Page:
14/15 Eldon Terrace, Leeds

Ever since I first arrived at Leeds University, these two units on Woodhouse Lane have been derelict and bare.  It’s time something was done about it.

14/15 Eldon Terrace

The property is bad repair and is an eye-sore on the area of Leeds University that it is central to.  There are cracks in the North face brickwork (the left-hand side), windows need replacing and obviously something needs to be done about that shop-front.

However, the location is great.  You only have to cross the road to be at the university.  It takes less that twenty minutes to get downtown.  There are ranks of shops practically next door.

From a practical point of view, I don’t think it would be too difficult to improve this building.  Add double glazing to the windows, include insulation throughout.  Check out the basement and keep an eye out for moisture.  Remove that stupid shop-front and replace it with a new section – depending on the use, this could be a timber framed shop-front or, if residential, some windows, perhaps including another bay.  At the back of the house there is an exterior staircase and two very small yards.  The back of the house does seem quite imposing, with its bare walls reaching up to the eaves.  I like it, but it does look a bit bare and featureless.

All these improvements would cost a lot of money though, and that would be the main problem in tackling the development of this building, and probably the reason why nothing has been done with the building up til now.  Well, that and getting it through planning, at any rate.

The planning constraints on a building such as this must be incredibly constricting.  In 1996 planning permission was granted to change the use of 15 Eldon Terrace to offices, but an application earlier this year to change use of 14 Eldon Terrace to a taxi control office was refused. Another 2008 application for both properties stating a “Change of use of former student letting office to form ground floor restaurant with bin store to rear” was also refused. The planning authority obviously aren’t happy with that use, bearing in mind the fact that it is right next door to residential property, a busy road and where there are already several eateries.  They are jumping on it for commercial usage, but I don’t think the planners really appreciate that.  At most it would only become a shop/estate agent office (since it has been previously) and, frankly, I don’t think that’s going to happen because of the poor access that the building has to the road.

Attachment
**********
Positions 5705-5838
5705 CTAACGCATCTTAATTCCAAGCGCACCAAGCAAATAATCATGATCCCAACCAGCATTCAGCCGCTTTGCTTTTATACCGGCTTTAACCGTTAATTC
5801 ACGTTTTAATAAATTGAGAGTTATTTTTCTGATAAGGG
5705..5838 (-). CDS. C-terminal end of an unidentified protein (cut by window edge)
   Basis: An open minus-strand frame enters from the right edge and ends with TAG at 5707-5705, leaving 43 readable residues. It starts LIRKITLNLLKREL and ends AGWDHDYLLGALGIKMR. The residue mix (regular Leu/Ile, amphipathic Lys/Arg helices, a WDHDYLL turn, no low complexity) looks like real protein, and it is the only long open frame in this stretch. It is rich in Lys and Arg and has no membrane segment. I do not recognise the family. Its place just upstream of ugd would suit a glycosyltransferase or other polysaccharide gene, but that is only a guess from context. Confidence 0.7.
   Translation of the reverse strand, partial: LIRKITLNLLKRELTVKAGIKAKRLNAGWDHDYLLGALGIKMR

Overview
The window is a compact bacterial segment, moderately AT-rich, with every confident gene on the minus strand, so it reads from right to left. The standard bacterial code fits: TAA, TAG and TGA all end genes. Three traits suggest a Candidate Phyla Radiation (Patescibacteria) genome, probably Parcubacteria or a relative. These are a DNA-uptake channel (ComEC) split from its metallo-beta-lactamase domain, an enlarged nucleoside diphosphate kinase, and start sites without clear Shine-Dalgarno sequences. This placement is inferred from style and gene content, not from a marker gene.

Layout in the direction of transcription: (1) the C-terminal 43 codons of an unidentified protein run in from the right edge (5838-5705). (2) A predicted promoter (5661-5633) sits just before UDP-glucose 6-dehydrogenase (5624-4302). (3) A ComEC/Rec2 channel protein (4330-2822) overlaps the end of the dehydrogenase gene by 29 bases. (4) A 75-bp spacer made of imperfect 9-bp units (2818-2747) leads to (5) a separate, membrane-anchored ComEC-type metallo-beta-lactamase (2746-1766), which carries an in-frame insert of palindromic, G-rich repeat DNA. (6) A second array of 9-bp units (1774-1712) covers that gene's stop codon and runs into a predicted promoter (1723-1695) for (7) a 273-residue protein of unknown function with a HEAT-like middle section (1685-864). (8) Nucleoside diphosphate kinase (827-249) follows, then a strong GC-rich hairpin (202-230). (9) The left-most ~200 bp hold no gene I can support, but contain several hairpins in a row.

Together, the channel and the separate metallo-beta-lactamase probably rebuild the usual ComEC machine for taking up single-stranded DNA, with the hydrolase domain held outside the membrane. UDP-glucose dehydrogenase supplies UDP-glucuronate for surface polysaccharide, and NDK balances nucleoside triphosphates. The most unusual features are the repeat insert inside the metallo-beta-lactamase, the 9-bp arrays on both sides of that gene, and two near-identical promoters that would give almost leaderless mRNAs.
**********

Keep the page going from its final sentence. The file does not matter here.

However, I don’t think that this building has seen the end of its days yet.  For one thing, the owner of the property has too much tied up in it but also, the planners probably wouldn’t allow its demolition anyway.  No, I have a nobler purpose for it, and one that I think all parties would appreciate better than what is there now. The exact details I will withold, but there are some general principles which I will outline here.

Get the University involved -With the site being so close to the university, there will always be a lasting connection between the campus and Eldon Terrace that cannot be broken, so the University of Leeds should be able to have an impact to what happens to the site.  I’m not saying that they should be able to choose, but they should be in on discussions.

Do something that the planning office will pass – Its no use trying to propose the kind of thing which they obviously don’t want at that location.  Any kind of eatery or cafe, nightclub or bar will not get planning permission here because there are too many of the already, and building another at such a location will destroy the residential image of the building and area beyond.  The building is generally residential, so the local government cannot refuse the reuse of the site as a residential usage, provided that the other elements of the design fit their criteria.